1. It has been 4 years since the discovery of leaden book-like objects, biggest discovery since the Dead Sea Scrolls / Source of codices cannot be verified / Discovery might shed light on the Hebrew Christians after their departure from Jerusalem / Non-profit organization set up to investigate this archaeological finding / Sceptics suggest that the ancient lead found could be re-fashioned by modern forgers but author counters and opines that the prototype can still be of great interest (encouraging) / Author attempts to be encouraging again; Took a long time for importance of Dead Sea Scrolls to be realized so the discoverer of the codices should not lose hope; Nonetheless he advises sceptics and believers alike to keep an open mind.

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  2. Archaeological findings, specifically religious, and all of the things/actions pertaining to their authentication: political; scientific; religious.

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  3. MI: people want the codices to be investigated
    MI2: some codices could be forged

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  4. Codex may be of value keep an openmind

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  5. codices = possibly the biggest discovery in religious archaeology = ignored for long time = now new initiative established to encourage the investigation + need of some indep. peer review
    tone: neutral + encourage openminded in archaeology

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  6. Scroll = discovered = answer some religious questions + skepticism on authenticity

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  7. One shouldn’t jump to conclusions about authenticity of ancient items until research has been done.

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  8. Condices may provide insight, Analysis is needed

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  9. Lead books = mystery, need analysis now + open mind

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  10. Religious archeology = ancient objects analysis needed = open mind +++

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  11. MI: To discuss whether the mysterious collection of leaden book-like objects are original or forgery

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  12. lead books= potential to answer questions+ being investigated+ good to keep open mind
    skeptics= forgery

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  13. leaden books = important no matter real/fake =need open-minded investigation

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  14. books important + mixed stories + answers questions about Christians

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  15. codices = exciting + unknown, need more research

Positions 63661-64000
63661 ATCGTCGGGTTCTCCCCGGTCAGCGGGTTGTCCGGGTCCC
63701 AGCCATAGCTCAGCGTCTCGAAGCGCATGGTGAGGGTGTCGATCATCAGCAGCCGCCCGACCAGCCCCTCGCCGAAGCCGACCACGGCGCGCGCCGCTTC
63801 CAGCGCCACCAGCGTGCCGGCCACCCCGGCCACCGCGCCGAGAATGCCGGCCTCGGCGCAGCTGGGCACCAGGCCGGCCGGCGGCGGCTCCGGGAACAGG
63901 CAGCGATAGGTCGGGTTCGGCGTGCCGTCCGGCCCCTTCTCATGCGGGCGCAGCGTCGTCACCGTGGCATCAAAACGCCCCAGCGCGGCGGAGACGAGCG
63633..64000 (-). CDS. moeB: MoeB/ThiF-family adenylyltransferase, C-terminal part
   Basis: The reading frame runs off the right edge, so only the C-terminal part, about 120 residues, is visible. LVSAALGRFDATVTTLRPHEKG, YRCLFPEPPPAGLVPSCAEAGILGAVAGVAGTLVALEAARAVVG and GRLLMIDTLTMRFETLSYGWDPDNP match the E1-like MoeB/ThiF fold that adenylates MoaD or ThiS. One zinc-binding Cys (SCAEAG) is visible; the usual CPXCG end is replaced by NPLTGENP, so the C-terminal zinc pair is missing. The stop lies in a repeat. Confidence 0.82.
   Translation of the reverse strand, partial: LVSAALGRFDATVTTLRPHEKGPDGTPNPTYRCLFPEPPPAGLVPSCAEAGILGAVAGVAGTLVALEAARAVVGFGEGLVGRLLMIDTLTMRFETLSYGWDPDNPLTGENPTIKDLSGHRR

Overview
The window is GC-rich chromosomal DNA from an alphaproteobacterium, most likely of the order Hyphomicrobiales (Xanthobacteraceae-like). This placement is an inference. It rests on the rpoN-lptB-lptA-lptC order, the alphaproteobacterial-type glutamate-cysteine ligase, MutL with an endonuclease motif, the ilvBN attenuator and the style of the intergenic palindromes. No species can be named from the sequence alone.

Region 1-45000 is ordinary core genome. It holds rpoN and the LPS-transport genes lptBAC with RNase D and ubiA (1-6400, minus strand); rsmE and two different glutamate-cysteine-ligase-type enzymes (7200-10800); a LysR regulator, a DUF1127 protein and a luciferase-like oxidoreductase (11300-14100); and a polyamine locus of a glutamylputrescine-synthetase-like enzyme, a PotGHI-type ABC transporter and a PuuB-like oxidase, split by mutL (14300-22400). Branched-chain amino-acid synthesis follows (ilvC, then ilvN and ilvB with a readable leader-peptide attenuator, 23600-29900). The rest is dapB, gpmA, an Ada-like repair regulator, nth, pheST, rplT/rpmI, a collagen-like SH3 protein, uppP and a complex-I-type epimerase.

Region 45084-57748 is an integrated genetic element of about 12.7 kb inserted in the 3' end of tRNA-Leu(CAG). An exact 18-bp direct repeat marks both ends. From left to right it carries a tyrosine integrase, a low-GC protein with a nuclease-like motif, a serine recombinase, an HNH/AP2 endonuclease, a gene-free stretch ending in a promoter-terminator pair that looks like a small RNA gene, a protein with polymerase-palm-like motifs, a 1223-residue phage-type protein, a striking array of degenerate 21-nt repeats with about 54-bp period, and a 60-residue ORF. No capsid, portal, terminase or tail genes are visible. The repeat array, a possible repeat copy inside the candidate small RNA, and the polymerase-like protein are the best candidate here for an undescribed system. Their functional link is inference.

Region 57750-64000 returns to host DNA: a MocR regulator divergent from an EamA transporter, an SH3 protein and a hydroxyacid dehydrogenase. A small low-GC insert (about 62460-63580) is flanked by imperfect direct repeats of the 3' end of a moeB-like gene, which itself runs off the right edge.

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  16. MI: Jordan Codices found, more research needs to be done but my take a while

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  17. MI: codices finally found/ investigate whether forged or old copies.

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  18. MIP: Books could be real or forgeries, keep an open mind; tone = neutral

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  19. codice = contradictory + investigation + keep open mind

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  20. Dead Sea Scrolls = forgery or real?

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  21. MIP: Interpreting codices important
    MIP 2: Codices real or fake?

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  22. Discovery of codices from Dead Sea Scrolls in Jordan: forgery vs real + takes a long time to be widely realized

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  23. increased investigation of best discovery takes time to convince others; interpretation = important

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  24. Dead Sea Scrolls = biggest discovery, author is skeptical of authenticity – skeptic or not = open mind = good

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  25. The passage discusses a set of books said to be discovered now known as the codices. The codices may help explain what became of the Christians when they fled Jerusalem, which may make it one of the most prominent discoveries in religion.
    However, many forgeries and false discoveries have been produced in this field, and it remains unknown if the codices are in fact legitimate.
    A prominent Bishop in Europe has started a center for studying the codices, which will hopefully soon come to a conclusion about what exactly the codices are and if they are legit.

    Reply